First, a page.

Themes

The Archive

Digital Archive brought to you
by JPMorgan Chase & Co.

Political Participation

Associated Archive Content : 308 results

Letter from MLK to Daniel K. Inouye

Dr. King commends Hawaiian Senator Daniel K. Inouye for his support of the Civil Rights Act of 1964.

Letter from MLK to Frank Carlson

Dr. King writes Kansas Senator Frank Carlson to applaud his vote for the passage of the Civil Rights Act of 1964.

Letter from MLK to J. Howard Edmondson

Dr. King writes Oklahoma Senator James Howard Edmondson to express appreciation for his support of the Civil Rights Act of 1964.

Letter from MLK to Keith Black

Dr. King thanks Keith Black and the Valley Community Presbyterian Church for their contribution to the Southern Christian Leadership Conference, stating the progress and upcoming goals of the organization.

Letter from MLK to Laura R. Daly

Dr. King apologizes to Laura Daly for his delayed response and expresses his appreciation for her financial contribution. He states that the "new democracy" that has emerged in the south would not be possible without the moral and financial support from contributors such as Miss Daly. He discusses how there is still work to accomplish and the SCLC will continue their efforts in the freedom struggle.

Letter from MLK to Margo

Dr. King expresses gratitude to Margo for her inquiry about summer work with the SCLC and suggests she contact Hosea Williams about the SCOPE project for the following summer.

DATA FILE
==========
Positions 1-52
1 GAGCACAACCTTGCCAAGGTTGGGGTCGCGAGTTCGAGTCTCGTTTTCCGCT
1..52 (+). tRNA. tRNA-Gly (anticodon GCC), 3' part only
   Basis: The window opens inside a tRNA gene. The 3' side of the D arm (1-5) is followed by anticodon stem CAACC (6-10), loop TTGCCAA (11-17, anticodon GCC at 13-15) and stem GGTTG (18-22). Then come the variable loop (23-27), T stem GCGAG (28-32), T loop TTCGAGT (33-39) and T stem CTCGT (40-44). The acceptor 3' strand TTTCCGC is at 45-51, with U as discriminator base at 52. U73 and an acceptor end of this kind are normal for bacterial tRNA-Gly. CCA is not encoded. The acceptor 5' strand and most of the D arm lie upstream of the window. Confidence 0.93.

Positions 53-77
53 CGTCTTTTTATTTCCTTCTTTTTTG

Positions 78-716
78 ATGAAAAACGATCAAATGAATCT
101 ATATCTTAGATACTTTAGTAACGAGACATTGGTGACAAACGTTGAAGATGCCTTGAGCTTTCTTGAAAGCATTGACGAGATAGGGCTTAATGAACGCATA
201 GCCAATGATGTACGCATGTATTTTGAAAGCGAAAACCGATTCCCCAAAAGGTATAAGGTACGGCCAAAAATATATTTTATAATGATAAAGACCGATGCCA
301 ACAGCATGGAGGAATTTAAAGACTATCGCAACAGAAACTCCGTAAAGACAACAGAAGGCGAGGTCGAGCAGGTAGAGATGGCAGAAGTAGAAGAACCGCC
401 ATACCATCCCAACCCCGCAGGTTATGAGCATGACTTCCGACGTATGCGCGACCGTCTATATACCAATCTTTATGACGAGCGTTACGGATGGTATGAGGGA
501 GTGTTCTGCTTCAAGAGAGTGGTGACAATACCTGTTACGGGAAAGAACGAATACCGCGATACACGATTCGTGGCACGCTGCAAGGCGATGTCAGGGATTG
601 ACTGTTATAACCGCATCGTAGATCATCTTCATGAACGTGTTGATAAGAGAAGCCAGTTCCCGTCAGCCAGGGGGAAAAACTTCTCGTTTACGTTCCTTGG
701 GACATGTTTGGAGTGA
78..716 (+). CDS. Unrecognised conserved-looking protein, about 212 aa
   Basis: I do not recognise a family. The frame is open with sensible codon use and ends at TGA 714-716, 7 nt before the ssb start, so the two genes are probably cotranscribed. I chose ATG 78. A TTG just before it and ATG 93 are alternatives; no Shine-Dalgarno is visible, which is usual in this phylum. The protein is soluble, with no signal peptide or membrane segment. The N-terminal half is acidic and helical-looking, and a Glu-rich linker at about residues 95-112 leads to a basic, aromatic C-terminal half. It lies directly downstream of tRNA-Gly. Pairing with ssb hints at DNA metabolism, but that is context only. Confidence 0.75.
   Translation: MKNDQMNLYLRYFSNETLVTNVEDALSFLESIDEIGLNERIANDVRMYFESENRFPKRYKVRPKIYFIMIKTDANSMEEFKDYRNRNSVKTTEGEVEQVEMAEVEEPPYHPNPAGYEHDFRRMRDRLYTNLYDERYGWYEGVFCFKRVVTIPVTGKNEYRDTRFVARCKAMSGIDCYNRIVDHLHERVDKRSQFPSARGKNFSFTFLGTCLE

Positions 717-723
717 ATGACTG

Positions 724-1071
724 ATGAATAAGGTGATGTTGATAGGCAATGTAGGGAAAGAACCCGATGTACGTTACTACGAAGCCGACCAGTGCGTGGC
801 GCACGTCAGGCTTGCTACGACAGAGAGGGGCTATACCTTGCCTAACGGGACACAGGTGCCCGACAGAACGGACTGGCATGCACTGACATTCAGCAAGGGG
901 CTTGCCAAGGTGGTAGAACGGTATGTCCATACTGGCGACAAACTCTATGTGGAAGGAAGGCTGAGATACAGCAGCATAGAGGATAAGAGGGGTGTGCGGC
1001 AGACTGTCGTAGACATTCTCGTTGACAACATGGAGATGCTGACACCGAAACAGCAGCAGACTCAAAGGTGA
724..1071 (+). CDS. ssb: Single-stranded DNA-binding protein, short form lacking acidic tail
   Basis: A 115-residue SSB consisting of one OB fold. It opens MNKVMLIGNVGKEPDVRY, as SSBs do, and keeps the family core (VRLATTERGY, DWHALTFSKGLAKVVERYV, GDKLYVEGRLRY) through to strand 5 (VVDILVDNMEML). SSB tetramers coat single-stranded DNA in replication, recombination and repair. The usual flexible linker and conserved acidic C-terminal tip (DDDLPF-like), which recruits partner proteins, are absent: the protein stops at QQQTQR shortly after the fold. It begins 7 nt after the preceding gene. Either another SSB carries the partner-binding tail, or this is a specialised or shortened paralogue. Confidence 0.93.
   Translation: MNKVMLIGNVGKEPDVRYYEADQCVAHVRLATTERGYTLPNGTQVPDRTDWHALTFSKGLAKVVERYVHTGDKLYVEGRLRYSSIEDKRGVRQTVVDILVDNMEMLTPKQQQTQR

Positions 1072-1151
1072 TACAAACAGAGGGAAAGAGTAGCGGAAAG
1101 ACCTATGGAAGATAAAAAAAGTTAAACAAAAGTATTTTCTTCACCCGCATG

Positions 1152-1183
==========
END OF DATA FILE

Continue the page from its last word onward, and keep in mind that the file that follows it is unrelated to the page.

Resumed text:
Letter from MLK to Maurine B. Neuberger

Dr. King writes Oregon Senator Maurine B. Neuberger to express gratitude for her support of the Civil Rights Act of 1964.

Letter from MLK to Miss R. Berkenvelder

Dr. King writes to Miss Berkenvelder, agreeing that silent and non-active individuals maintained the severity of injustices. He further elaborates on his prayer that warriors will form who are committed to nonviolence and world peace.

Letter from MLK to Mrs. Theodore A. Dilday

Dr. King writes Mrs. Dilday of Riverside Baptist Church to express his appreciation for her two contributions to the SCLC. He explains the current works of the SCLC in Chicago and Alabama and stresses the importance of supporters like her.

Letter from MLK to Otis Warren

Dr. King acknowledges the contribution made by Otis Warren of Baltimore, Maryland to the SCLC. He highlights new initiatives that the SCLC will undertake to boost Negro political participation in Southern states and a project to tackle the ghettos of Northern cities. Dr. King humbly notes that these projects could not move forward without the generosity of individuals like Warren.

Letter from MLK to Senator Daniel Brewster

Dr. King commends Senator Daniel Brewster for his support of the 1964 Civil Rights Act.

Letter from MLK to Senator Everett McKinley Dirksen

Dr. King thanks Senate Minority leader Senator Everett McKinley Dirksen (R-Illinois) for his role in helping to pass the Civil Rights Act of 1964. Dirksen was one of a handful of Republican Senators that helped break a southern Democratic filibuster designed to prevent the passing of this legislation.

Letter from MLK to Senator Hiram L. Fong

Dr. King thanks Hawaii Republican Senator Hiram Fong for his role in the passage of the Civil Rights Act of 1964. Fong was the first Asian American and Chinese American to become a US Senator.

Letter from MLK to Senator J. Glenn Bealll

Dr. King thanks Senator J. Glenn Beall for supporting the passage of the Civil Rights Act of 1964.

Letter from MLK to The Honorable J. Caleb Boggs

Dr. King writes Senator James Caleb Boggs of Delaware to commend his role in "forging the bi-partisan unity" that made possible the passing of the Civil Rights Act of 1964.

Letter from MLK to The Honorable John Sherman Cooper

Dr. King writes Kentucky Senator John Sherman Cooper to commend his role in facilitating the passage of the Civil Rights Act of 1964.

Letter from MLK to The Honorable Joseph S. Clark